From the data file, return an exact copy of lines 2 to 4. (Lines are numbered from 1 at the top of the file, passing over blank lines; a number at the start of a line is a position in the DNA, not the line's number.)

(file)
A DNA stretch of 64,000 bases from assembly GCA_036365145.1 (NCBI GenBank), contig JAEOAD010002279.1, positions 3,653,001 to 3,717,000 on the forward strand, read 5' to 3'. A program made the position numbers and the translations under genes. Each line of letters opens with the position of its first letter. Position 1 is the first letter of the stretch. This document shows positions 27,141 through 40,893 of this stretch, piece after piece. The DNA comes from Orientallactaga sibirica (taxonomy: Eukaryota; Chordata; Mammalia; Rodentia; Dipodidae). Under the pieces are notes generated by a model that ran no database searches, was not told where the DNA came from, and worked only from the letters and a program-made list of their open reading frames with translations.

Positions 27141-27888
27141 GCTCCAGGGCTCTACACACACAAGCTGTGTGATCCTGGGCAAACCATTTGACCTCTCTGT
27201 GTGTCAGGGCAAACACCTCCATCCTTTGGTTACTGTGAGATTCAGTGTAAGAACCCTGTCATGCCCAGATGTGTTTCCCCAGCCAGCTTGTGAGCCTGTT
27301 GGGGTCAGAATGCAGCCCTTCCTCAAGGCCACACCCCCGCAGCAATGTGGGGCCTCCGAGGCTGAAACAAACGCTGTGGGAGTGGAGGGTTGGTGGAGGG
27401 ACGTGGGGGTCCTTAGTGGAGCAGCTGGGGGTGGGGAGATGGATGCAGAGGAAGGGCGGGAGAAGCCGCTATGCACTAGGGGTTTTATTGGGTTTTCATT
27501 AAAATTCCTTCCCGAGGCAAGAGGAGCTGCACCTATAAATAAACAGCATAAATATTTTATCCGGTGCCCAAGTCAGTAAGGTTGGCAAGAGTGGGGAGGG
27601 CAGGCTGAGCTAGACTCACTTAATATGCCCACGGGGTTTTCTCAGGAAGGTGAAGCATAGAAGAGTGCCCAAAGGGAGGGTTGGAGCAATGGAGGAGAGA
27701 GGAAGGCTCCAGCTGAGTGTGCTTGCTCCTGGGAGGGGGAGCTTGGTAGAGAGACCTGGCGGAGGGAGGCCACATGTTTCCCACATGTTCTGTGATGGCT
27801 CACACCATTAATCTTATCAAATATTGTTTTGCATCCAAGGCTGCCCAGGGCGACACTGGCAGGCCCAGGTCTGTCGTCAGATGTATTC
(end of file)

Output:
Positions 27141-27888
27141 GCTCCAGGGCTCTACACACACAAGCTGTGTGATCCTGGGCAAACCATTTGACCTCTCTGT
27201 GTGTCAGGGCAAACACCTCCATCCTTTGGTTACTGTGAGATTCAGTGTAAGAACCCTGTCATGCCCAGATGTGTTTCCCCAGCCAGCTTGTGAGCCTGTT